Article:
Speed Metal 1 Solo A

Animated Speed Metal 1 Solo A tab by ActionTab on guitar. So easy you'll be playing in minutes.

This solo is from the Jamzone where you can also find the rhythm guitar part.

Listen to the normal speed audio at least a few times to get a feel for how the solo should sound. The start and end parts are easy - it is the fingertaps in the middle part that will be the real challenge.

Don't let the speed put you off. Finger tapping is naturally very fast, and is the easiest way to get tremendous speeds during solos. If you get unstuck, just backtrack to the Core Skills section on Finger Tapping to see how to do it.

The solo doesn't start until halfway through the first 'E section' (which we covered in the Rhythm guitar part). The solo comes in with a brief slide before just cycling through some chords.
These chords are: Em - D major - C#m - Bm. Repeat.

Notice that these chords marry very closely with those you played in the rhythm section. They are played an octave higher, with regular down / up strokes (always 8 strikes per chord). Use the muting / thumb muting as shown in case of overstrikes with your pick. This will help omit unwanted notes.

If you can already play the rhythm guitar part, then this part of the solo should come very quickly. The finger positions are the same, just higher up the neck, and the picking is easier.

After that, we use the G chords in the Backing music as a short 'interlude'. That means we're bridging between the fast rhythmic playing we've just done, and the upcoming fingertaps of fury. We do this with a short melodic phrase here.

This part works on a couple of levels. So far we've just been following the rhythm guitar closely. Now we 'introduce' the lead guitar in a more melodic way. This is a nice slow melody, with bends for emphasis. It's not just nice to listen to - it's also quite functional. It 'sets up' the next part where we tap like lightning as the rhythm guitar kicks back into gear. Let's examine this further...

The melody here is a simple one, using the E natural minor scale. Notice that as we play, we are using a little vibrato as we bend the notes. You can use the whammy bar for this if you wish. We did. Just waver it up and down lightly on those long high notes where you see the V symbol.

Notice that as we play this little melody we are holding notes that actually get higher and higher in pitch. This is a prelude to the fast tapping about to be unleashed. Holding those notes and gradually getting higher, helps raise the tension in the solo. Also - and this is very important - notice that as we end the slow solo part, we are now in perfect position for the finger tapping!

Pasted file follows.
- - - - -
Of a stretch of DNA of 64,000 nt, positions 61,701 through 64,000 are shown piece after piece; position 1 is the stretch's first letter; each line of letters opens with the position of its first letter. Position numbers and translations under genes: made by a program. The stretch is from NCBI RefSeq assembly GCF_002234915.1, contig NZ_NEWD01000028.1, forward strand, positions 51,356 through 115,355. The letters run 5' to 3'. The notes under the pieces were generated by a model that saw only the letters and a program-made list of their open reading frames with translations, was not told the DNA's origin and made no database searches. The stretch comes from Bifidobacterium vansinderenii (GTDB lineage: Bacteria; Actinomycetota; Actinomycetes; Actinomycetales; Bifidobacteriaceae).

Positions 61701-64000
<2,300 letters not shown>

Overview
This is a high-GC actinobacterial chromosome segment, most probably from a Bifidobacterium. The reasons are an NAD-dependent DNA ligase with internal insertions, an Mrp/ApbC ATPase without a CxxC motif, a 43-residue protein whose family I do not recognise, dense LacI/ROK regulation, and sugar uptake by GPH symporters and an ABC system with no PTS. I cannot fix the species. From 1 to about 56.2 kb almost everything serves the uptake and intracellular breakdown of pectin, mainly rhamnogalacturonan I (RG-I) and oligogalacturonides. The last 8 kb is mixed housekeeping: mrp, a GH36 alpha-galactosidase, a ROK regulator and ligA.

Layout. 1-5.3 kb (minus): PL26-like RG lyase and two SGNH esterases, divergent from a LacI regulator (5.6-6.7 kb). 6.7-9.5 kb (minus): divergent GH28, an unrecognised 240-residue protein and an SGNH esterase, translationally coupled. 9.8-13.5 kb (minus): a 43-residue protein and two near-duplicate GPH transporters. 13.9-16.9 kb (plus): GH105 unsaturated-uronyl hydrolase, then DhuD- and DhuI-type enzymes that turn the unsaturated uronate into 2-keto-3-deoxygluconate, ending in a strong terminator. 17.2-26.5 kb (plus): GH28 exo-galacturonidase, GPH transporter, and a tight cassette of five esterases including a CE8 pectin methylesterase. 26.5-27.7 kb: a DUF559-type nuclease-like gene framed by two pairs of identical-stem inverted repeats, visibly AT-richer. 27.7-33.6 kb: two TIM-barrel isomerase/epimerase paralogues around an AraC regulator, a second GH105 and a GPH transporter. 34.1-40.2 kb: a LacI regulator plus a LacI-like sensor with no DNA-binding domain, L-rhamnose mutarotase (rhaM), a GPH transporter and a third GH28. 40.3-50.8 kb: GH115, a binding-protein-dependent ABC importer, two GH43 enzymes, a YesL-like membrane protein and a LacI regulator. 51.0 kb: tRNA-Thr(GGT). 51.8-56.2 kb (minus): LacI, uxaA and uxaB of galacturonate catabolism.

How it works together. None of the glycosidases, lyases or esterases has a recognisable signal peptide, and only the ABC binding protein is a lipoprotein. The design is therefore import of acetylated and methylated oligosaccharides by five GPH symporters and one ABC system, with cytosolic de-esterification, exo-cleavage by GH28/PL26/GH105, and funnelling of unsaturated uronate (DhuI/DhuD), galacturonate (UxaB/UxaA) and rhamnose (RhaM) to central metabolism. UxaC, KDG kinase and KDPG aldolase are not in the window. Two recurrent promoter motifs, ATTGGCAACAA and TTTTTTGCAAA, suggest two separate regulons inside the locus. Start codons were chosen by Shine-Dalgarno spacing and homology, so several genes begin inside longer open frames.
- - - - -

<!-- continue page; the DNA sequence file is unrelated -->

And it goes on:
The 1st and 3rd fingers finish on the 10th and 12th frets of the High E string. These are the notes we want to tap with! So as you end this slow solo, just move your 2nd finger (of your picking hand, remember to keep your pick held between forefinger and thumb) up to the 17th fret and start tapping like hell as soon as the Rhythm guitar kicks in again.

Remember to tap with the 2nd finger so you can keep holding your pick! That means you can switch back and forth between finger tapping and picking without having to drop / pick up your pick. Plus your 2nd finger is strong and will be very well suited to tapping with some practice.

The tapping is fast, but simple. It sounds great and learning this will help you a lot with your speed playing. Think of it as very fast 'triplets' (3 fast notes in the place of 1 normal note):

Tap 17 to - 12 Pull Off to - 10 (repeat as fast as possible!!) This gives us 3 notes A - E - D in rapid succession. Triplets. Just practice slowly at first and get the technique down, then, start speeding it up until you get faster and faster.

Do this 17 - 12 - 10 triplet 8 times, then just tap 1 fret lower for the next 8 times to get 16 - 12 - 10. The notes here are Ab - E - D.

Go back to 17 - 12 - 10 for another 8 triplets, and once again to 16 - 12 - 10, for the last 8 triplets.

Now the next tapping part is a little more difficult. What we do here is stick to the triplets, with the finger tap always on the 15th fret and the last note always the open E string. It is the note in the middle of the triplet that we vary (the pull off note):

The tapping pattern is therefore:

15 - 10 - 0
15 - 9 - 0
15 - 7 - 0
15 - 9 - 0

Repeat 4 times, but notice that the first time we use the 1st finger to descend through the first 3 middle notes. We do this to get into position (i.e. to move the 1st finger down to fret 7, so we can continue tapping the same notes, but using other fingers - they will make the tapping easier). From that point, continue tapping using the 4th, 3rd and 1st fingers at the 10th, 9th and 7th frets respectively.

The fourth time, don't tap the very last triplet. This gives you time to switch to picking and play the Low E. Divebomb the whammy bar (lower it). Then strike the natural harmonics on the 12th frets here. Lift the whammy bar high and then waggle it up and down lightly to get that cool effect you can hear.

After the whammy fun, its back to playing a similar chord progression as we did the start: Em - D major - C#m - C#m. Repeat.

The difference this time is that we play the C#m another 8 times, rather than moving down to the Bm.

End the solo like a rockstar, and waver the whammy bar as you do it. Mirrors optional.

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